SUGV can also perform outpost and listening post work. These are two dangerous jobs the infantry are glad to hand off to a robot. Outposts are, as the name implies, one or two troops dug in a hundred meters or so in front of the main position, to give early warning of an enemy attack. A listening post is similar but the friendly troops are often much deeper into enemy territory. The SUGV battery enables it to just sit in one place, listening and watching, for eight hours or more. After that, you send out another SUGV with a fresh battery and have the other one come back for a recharge. No risk of troops getting shot at while doing the same things, and the troops really appreciate that. Again, the problem with this is that the robot sensors are just not there yet. The sensors are getting close but not close enough for troops to trust their lives to this thing.

Other dangerous jobs for the SUGV are placing explosives by a door (to blow it open for the troops) or placing a smoke grenade where it will prevent the enemy from seeing the troops move. In the last seven years users of current PackBot UGVs have filled military message boards with interesting uses they have found for these robots and new features they could make use of. SUGV is the product of all that chatter.

Currently, the Department of Defense owns about 6,000 small robots. Most of them are in the army, and a little over half are in a combat zone. There would be a lot more of these small robots out there if they were a bit smaller and had better sensors. Because of this, efforts to have the infantry regularly use the small robots in combat have not been successful. The older 19 kg (42 pound) Packbots and 50 kg (110 pound) Talon were fine for dealing with roadside bombs but too big and heavy to easily haul around the battlefield. But most troops admitted that if the small droids were a bit smaller and lighter, and had better ability to sense what was around ("situational awareness") them, they would be more welcome.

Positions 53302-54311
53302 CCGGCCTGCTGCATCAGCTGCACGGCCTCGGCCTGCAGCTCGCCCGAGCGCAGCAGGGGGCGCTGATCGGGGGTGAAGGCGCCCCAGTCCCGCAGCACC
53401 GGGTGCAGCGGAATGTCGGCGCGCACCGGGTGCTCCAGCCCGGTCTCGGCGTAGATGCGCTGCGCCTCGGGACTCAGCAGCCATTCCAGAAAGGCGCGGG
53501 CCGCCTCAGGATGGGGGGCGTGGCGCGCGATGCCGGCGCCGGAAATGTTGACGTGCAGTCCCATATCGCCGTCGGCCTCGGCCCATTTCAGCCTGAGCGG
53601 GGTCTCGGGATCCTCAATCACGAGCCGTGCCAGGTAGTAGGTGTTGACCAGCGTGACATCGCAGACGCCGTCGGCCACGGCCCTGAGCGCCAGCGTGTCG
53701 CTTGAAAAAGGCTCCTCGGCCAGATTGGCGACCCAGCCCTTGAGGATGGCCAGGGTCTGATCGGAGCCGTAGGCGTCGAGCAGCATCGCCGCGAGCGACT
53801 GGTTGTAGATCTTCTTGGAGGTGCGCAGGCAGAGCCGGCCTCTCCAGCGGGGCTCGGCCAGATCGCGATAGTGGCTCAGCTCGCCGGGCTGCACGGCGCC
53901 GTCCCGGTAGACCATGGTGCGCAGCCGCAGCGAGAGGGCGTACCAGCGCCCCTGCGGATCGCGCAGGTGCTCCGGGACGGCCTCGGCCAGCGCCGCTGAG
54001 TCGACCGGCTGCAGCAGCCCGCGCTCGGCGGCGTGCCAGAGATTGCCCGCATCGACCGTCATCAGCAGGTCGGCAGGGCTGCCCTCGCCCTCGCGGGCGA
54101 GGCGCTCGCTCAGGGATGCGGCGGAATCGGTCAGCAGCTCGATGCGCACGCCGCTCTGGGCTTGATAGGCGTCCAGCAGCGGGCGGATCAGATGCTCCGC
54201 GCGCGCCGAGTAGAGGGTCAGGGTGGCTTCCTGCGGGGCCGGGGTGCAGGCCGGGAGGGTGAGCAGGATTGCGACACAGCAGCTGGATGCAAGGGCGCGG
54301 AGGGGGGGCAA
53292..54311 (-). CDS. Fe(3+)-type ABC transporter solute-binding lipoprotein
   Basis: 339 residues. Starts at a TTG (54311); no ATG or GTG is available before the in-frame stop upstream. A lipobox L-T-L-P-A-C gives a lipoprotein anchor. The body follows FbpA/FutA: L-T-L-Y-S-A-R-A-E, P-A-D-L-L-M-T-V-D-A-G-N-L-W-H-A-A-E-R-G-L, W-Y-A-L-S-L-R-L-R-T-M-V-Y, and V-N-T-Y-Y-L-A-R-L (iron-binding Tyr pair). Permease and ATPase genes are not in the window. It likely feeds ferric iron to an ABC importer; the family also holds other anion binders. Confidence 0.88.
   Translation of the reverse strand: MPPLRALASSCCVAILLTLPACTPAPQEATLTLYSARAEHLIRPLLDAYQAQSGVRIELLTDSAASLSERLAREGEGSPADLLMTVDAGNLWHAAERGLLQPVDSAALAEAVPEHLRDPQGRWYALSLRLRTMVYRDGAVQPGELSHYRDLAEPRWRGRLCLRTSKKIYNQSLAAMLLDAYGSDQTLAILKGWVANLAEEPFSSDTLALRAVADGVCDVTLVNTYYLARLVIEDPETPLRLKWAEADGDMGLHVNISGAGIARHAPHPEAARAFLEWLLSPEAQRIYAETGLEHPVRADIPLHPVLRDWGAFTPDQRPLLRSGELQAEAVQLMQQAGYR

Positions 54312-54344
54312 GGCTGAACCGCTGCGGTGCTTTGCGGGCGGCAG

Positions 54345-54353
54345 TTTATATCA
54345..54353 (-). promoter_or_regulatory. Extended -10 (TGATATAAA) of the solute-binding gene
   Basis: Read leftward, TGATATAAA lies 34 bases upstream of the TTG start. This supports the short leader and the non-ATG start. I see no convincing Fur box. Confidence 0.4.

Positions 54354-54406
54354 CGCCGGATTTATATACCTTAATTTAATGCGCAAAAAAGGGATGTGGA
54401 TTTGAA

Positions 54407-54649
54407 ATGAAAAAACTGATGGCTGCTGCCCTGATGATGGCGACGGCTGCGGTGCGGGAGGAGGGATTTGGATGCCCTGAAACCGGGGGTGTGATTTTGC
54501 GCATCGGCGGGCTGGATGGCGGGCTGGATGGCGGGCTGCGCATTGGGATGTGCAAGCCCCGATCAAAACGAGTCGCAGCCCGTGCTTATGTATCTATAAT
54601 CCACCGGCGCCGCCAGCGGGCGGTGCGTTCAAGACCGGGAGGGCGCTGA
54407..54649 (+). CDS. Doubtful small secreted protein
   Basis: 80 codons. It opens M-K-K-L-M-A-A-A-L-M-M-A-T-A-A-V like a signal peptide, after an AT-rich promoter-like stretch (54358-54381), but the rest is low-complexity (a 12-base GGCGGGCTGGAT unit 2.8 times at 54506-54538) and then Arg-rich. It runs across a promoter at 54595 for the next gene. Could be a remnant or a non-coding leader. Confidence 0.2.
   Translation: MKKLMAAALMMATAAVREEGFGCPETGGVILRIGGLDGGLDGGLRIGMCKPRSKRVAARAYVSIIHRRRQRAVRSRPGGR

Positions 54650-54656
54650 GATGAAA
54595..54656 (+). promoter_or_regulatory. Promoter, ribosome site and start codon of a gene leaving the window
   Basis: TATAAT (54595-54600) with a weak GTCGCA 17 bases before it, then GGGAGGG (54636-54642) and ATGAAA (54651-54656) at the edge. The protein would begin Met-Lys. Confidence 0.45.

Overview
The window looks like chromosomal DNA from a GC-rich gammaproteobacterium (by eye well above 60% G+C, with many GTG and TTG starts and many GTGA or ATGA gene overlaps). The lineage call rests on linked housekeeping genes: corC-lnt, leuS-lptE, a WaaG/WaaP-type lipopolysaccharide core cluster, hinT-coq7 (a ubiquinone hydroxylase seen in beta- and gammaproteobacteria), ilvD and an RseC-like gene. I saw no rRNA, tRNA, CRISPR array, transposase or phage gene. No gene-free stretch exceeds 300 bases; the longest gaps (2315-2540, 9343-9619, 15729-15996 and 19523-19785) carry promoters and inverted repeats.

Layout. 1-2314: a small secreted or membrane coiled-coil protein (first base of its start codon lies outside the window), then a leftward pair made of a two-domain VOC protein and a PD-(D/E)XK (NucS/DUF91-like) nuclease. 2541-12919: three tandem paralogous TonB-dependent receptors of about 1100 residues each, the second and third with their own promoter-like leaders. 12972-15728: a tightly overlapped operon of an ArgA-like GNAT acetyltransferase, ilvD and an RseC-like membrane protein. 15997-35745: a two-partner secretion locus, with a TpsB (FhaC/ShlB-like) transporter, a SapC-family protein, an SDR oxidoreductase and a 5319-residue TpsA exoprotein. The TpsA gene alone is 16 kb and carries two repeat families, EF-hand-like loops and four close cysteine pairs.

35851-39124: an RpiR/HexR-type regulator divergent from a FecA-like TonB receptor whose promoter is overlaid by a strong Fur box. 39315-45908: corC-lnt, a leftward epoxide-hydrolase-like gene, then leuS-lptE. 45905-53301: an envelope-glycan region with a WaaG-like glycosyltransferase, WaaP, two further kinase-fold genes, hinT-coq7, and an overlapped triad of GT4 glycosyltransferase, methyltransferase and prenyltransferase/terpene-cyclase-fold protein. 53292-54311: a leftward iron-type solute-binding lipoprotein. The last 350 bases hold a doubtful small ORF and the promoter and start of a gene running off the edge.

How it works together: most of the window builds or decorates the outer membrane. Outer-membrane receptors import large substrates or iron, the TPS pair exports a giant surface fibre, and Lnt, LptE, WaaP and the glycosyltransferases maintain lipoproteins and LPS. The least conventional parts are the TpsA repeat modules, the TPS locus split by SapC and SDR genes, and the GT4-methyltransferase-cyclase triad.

Tens of thousands of troops have combat experience with PackBot and Talon, at least in bomb disposal work. A growing number of troops have used the small robots for security jobs and combat work. The smaller and more compact SUGV shows how quickly new generations of these droids can be turned out. But it will be another 5-10 years before several new generations of droids, and more powerful sensors and software, can be developed, delivered, and evaluated by the troops. The droids will never have the same senses (sight, hearing, smell, vibrations) that humans do but they are acquiring similar senses that are useful enough. These are becoming more powerful, and a new generation of data analysis software makes it possible for near-future droids to quickly interpret what they "sense" and let their operator know, quickly, that there is something out there and approximately where it is. Within the next few years there will be a droid that will turn its sensors (camera/thermal sensor) around to give the operator a better look at what it "heard" or "felt". Smell will take a little longer but it's on the way. By then the droids will also be able to operate on their own a lot and respond to voice commands. In ten years there will be small droids that you won't be able to sneak up on. That's the sort of bot the troops want to go into action with. And at that point, infantry units will have them as part of their basic equipment. It's that hope that keeps projects like SUGV going.